Then pastor, how does this reach down to our souls today?  First, and we must haste, first, to the scoffer and the unbeliever, who mocks at the presence of God, and who laughs and scorns the promises of God, "Where," and he says it with a snarl, "Where," and he says it with a sneer, "Where," and he says it sarcastically, "Where is your God? [2 Peter 3:3-4].  And where are His chariot wheels a-comin’?  And where is the presence of the great Almighty?  Where?"  And Simon Peter says to the scoffer, "The words of God stand sure and fast; and He delays just because of His loving mercy, that you might turn and believe and be saved" [2 Peter 3:8-9].  For God is the great holder, and creator, and keeper of all time, and of all history, and of all of His creation. 

I can easily imagine, in a stagnant drop of water – I’ve seen them with the microscope – I can easily imagine a thousand of those little animals that live in one little drop of water, I can easily imagine one of those little infusorial animalcules, I can imagine one of the little microscopic creatures, who’s maybe ten times bigger than his neighbor, I can imagine he’s standing up and he thinks it is an extraordinary and a wonderful and an amazing thing that he’s ten times bigger than his fellow creatures.  I can imagine his standing up and say, "Oh, what a world is ours, this drop of water.  Oh, what an orb and a universe is ours, this drop of water."  And I can imagine an infusorial philosopher, one of those little microscopic animalcules, I can imagine him standing up and saying, "But sir, did you know that there is a critter, there is a creature, there’s a human being to whom a drop of water is just as nothing.  He could hold it on the end of his finger, and if he wanted to, he could destroy ten thousand worlds just like this.  And you think it’s a great thing when you lead your army of rotifers against the empire of the parameciums and the amoebae; but to that creature it would be nothing to destroy you and your whole empire, and all of these thousands of people who inhabit this orb on the tip of his finger, this one drop of water."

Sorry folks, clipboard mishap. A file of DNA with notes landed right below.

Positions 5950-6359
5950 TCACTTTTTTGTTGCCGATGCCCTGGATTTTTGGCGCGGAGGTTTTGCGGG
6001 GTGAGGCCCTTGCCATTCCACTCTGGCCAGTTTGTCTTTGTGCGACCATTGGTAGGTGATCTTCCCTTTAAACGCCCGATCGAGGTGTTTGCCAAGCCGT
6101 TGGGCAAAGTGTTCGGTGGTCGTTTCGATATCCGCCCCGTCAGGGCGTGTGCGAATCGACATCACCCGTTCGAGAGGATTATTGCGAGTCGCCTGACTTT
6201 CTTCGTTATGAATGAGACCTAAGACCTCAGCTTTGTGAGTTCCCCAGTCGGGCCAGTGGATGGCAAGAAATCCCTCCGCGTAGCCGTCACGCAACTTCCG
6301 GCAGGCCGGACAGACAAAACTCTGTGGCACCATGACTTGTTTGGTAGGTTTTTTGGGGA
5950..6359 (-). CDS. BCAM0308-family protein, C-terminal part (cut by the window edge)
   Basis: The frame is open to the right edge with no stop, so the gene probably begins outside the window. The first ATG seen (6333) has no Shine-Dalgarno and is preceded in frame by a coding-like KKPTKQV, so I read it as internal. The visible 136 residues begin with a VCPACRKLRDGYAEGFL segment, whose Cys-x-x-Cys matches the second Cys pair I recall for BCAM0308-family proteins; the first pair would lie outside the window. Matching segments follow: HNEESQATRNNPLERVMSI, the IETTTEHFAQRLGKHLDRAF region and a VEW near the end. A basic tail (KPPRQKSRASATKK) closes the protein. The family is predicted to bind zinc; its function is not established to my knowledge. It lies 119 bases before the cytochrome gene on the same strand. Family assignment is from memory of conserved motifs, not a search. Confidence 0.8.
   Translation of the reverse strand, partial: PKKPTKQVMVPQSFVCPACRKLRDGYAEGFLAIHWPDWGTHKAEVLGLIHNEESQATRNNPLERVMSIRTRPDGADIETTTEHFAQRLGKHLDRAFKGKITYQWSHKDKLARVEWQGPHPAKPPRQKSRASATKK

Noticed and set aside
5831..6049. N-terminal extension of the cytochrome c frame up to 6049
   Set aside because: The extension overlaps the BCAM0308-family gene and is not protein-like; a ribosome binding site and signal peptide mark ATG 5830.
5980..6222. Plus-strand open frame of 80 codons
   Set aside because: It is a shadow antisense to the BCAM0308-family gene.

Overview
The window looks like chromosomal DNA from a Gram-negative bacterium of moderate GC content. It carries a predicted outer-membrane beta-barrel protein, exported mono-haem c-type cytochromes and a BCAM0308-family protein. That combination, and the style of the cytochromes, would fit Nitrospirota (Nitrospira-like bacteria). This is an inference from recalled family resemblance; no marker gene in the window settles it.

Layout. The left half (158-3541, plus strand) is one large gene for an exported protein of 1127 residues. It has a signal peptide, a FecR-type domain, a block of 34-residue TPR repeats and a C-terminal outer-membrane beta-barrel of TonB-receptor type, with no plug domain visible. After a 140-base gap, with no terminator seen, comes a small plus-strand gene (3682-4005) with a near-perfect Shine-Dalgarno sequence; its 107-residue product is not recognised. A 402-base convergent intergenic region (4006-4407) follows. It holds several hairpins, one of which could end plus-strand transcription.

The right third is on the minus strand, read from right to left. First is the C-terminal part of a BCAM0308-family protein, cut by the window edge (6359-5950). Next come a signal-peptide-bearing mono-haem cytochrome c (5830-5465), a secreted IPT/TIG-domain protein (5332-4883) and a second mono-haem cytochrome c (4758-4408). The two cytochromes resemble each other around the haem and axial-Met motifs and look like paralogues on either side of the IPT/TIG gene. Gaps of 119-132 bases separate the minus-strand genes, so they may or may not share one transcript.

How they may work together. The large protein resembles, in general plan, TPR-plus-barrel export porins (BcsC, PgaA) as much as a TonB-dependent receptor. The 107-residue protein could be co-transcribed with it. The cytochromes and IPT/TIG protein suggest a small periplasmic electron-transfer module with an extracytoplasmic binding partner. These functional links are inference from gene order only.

I tell you truly, when that infusorial philosopher had stood up, and had got something of the idea of what a great person a man is, he hasn’t begun to do what we are trying to do to get into our heads and our little infusorial animalcule minds the great infinity of the mighty God above us and around us.  To Him a thousand years are just so many ciphers in the eternity of His being.  To Him a thousand years is but a drop in the ocean of His eternity.  To Him a thousand years is but a leaf in the great illimitable forest of His being.  To Him a thousand years is but a grain of sand upon the everlasting perpetual shores of His existence.  "Where?" says the infidel; "Where?" says the scoffer; "Where?" says the infusorial animalcule philosopher, "Where?" [2 Peter 3:4].  If he doesn’t see and if he doesn’t find, it’s because of the finiteness and the narrowness of his mind.